CONTACT LENS HISTORY
THE UK PIONEERS
Ida Mann (1893-1983)
Ida Caroline Mann studied at the
Ida Mann became interested in contact lenses during 1928
after attending an international ophthalmology conference in
Under her direction, Moorfields began to supply contact lenses on a research basis during 1937. The following year Mann suggested that 25-30% of patients might achieve about 8 hours tolerance with carefully fitted Zeiss lenses. With even more accurate fitting some individually fitted lenses might be worn for the full day. She reported on one patient who had worn lenses for 36 hours with no pain or redness.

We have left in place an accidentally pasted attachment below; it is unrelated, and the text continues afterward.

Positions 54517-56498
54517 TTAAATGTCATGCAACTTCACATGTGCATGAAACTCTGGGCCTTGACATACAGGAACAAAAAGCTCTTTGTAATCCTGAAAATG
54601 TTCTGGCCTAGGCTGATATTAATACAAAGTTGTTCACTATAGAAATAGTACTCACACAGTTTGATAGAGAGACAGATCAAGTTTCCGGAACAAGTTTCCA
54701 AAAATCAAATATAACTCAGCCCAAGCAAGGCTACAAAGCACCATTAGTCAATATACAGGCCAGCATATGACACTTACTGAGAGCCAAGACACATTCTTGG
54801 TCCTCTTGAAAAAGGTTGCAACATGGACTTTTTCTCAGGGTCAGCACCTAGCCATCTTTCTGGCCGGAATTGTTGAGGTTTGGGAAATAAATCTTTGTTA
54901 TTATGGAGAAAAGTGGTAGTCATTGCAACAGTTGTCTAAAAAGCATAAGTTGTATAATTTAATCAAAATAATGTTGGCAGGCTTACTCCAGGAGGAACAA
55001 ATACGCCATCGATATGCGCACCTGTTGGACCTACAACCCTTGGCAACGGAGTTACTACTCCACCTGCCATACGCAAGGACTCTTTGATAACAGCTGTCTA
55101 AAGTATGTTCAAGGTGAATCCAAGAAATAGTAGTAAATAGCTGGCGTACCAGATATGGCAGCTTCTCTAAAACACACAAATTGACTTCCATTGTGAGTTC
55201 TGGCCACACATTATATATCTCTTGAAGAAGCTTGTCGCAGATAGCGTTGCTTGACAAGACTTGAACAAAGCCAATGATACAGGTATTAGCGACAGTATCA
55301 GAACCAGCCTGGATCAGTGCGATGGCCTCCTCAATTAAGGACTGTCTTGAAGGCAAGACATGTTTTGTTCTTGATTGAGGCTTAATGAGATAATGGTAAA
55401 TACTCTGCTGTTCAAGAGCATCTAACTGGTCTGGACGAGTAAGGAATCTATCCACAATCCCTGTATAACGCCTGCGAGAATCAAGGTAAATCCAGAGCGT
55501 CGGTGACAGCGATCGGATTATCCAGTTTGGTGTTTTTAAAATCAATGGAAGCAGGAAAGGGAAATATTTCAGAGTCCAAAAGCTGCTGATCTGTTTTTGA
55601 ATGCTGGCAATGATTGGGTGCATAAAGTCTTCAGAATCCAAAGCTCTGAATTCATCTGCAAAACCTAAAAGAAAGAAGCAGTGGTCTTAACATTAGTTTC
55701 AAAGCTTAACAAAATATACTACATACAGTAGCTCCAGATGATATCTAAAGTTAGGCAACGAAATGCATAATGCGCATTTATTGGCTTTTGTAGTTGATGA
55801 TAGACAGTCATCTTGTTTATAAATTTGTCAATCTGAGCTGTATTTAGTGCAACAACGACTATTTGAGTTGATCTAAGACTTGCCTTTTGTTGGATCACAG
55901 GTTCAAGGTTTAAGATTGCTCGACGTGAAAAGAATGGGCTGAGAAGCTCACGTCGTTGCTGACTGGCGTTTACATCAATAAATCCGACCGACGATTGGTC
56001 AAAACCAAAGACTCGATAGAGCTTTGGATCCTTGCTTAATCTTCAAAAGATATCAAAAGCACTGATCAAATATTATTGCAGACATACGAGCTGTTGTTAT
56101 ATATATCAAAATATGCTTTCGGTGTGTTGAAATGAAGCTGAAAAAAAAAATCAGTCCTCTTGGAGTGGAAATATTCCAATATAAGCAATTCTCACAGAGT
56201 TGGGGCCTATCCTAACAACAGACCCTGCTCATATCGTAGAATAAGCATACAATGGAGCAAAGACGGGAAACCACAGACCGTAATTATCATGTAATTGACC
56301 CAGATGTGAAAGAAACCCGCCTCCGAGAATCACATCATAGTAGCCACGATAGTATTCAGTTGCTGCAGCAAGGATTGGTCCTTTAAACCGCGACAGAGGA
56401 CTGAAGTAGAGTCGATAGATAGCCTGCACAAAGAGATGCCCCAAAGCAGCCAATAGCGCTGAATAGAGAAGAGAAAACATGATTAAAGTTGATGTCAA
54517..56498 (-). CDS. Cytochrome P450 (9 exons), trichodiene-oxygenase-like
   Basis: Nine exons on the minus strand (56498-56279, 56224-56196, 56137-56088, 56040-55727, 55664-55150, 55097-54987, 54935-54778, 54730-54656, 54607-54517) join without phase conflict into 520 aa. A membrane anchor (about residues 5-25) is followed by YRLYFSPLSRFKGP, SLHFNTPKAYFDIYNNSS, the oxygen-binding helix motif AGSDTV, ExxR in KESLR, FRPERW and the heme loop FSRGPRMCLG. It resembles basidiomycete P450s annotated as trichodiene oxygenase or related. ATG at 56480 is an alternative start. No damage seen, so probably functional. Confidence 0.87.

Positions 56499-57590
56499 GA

In 1946 she became the first President of the newly formed Contact Lens Society. Other Council members were Williamson-Noble, Keith Clifford Hall, A. G. Cross, G. H. Giles, C. H. Keeler, J. H. Doggart, G. B. Ebbage, F. A. Juler, Sir Stewart Duke Elder, Frank Dickinson, H. B. Marton, G. D. McKellen and T. Hamblin.
In 1944 she married Professor William Ewart Gye, Director
of the Imperial Cancer Research Institute. In
1948 they emigrated to
In 1950 she was made a CBE for her work at Moorfields and
in 1980 became a Dame of the
Development of the Human Eye, British
Medical Assoc. 1928.
Anomalies of the Human Eye, British
Medical Assoc., 1937.
History of Contact Lenses, Trans.
Cases Fitted with Contact Lenses
Proceedings of the Royal Society of Medicine, (Section of Ophthalmology 9
December 1938), 32, 759, 1939.
Ida and the Eye: a Woman in British Ophthalmology, edited
and abridged by Elizabeth Buckley, Parapress
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